Seaflow Search for Prochlorococcus

  • Released Wednesday, April 13th, 2022
  • Updated Friday, August 25th, 2023 at 12:15AM
  • ID: 4976

Overview of data collected from research ship paths through the north Pacific Ocean measuring the phytoplankton species Prochlorococcus with an instrument called Seaflow. Additionally, results from the Darwin global ocean ecosystem computer model show interactions between Prochlorococcus, a copiotrophic heterotrophic bacteria and a shared grazer that limits the poleward extent of Prochlorococcus.

Research ships traveling from Hawaii into the north Pacific Ocean have measured quantities of tiny organisms in the water called Prochlorococcus using an instrument called SeaFlow. These organisms are phytoplankton that, like plants, turn carbon dioxide into oxygen. Prochlorococcus is both the smallest and most abundant photosynthesizing organism on the planet. Scientists observed a falloff in the quantity of these organisms as the ships moved northward; however, the falloff did not happen where the water cooled as the scientists expected. This was a bit of a mystery. The scientists hypothesized that the drop off was actually due to competition with other tiny organisms like heterotrophic bacteria and their shared predator, a type of zooplankton. They coded this relationship into a computational model of the oceans called Darwin. Sure enough, when the predator-prey relationship was included in the model, the drop off occurred in the same place as the ship measurements. This demonstrates a powerful combination of using computational models with the scientific method.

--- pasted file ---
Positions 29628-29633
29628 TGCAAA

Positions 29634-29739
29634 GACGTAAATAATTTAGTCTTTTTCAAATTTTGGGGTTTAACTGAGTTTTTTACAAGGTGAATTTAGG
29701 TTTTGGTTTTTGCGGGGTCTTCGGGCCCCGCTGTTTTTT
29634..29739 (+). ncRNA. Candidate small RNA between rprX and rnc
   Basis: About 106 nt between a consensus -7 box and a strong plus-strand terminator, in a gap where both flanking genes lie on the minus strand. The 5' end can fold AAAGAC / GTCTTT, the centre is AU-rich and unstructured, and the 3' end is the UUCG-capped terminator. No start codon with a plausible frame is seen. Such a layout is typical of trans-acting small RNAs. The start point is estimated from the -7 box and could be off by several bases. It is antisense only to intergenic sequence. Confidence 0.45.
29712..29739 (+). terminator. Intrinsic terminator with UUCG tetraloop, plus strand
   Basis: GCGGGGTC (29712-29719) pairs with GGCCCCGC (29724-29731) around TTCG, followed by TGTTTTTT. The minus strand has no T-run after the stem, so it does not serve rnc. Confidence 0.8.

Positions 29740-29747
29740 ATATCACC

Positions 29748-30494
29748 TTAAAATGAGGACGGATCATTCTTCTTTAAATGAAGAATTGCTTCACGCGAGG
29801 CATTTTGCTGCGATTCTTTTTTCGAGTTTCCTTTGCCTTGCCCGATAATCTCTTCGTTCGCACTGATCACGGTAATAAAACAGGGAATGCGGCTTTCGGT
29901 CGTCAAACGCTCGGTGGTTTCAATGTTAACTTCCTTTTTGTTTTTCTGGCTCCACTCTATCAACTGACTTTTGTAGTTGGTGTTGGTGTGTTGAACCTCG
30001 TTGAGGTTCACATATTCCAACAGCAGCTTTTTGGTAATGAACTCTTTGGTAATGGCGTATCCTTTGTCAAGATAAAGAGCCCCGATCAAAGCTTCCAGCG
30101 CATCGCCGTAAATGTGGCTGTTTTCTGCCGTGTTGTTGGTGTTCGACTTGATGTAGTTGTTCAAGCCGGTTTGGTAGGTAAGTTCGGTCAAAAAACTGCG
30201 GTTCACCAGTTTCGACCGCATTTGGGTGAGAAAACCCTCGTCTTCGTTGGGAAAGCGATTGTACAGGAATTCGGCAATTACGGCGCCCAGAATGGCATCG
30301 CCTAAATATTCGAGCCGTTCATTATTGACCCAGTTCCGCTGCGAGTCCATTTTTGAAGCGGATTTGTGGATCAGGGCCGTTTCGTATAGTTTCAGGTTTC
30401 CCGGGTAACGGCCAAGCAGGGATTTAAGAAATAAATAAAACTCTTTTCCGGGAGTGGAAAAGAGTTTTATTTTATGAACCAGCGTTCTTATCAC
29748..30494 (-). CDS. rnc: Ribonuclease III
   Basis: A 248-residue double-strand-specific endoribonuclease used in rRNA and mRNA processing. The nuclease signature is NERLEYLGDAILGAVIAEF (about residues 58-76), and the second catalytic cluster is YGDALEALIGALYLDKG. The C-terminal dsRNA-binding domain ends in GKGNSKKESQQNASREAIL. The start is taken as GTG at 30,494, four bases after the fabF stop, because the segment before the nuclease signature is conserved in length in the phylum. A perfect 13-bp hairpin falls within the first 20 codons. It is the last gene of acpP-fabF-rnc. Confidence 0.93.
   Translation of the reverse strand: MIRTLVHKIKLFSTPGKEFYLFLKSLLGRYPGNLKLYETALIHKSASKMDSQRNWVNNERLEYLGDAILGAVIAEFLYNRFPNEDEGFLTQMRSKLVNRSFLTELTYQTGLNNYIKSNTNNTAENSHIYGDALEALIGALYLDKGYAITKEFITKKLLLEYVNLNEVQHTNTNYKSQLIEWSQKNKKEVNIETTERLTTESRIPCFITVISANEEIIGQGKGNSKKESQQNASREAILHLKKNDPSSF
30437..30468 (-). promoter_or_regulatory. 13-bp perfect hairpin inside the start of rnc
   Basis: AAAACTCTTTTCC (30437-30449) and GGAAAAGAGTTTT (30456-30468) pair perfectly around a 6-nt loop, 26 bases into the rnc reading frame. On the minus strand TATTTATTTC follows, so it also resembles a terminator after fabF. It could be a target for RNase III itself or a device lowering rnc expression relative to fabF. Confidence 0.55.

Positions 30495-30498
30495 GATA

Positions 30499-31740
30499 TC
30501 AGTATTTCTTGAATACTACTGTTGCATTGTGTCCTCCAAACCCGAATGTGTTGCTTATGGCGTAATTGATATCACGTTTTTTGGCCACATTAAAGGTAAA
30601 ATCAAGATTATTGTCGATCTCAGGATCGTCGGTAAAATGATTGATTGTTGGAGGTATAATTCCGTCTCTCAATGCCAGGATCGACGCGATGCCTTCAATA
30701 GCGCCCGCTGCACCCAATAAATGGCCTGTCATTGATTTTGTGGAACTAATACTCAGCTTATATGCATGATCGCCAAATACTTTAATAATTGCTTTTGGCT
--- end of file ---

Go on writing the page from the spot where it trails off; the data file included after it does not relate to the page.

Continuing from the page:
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This visualization is based on the following papers:

Datasets used in this visualization

Model Massachusetts Institute of Technology

The Darwin Project is an initiative to advance the development and application of novel models of marine microbes and microbial communities, identifying the relationships of individuals and communities to their environment, connecting cellular-scale processes to global microbial community structure.

Credit: Massachusetts Institute of Technology, Gordon and Betty Moore Foundation, Simons Foundation, NSF, NASA

Dataset can be found at:

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ship SeaFlow datasets v1.3 (A.K.A. doi10.5281/zenodo.3994953) (Collected with the SeaFlow sensor)
Observed Data University of Washington

SeaFlow is an underway flow cytometer that provides continuous shipboard observations of the abundance and optical properties of small phytoplankton (<5 μm in equivalent spherical diameter, ESD).

Credit: Annette Hynes, Chris Berthiaume, Francois Ribalet, E Virginia Armbrust

Dataset can be found at:

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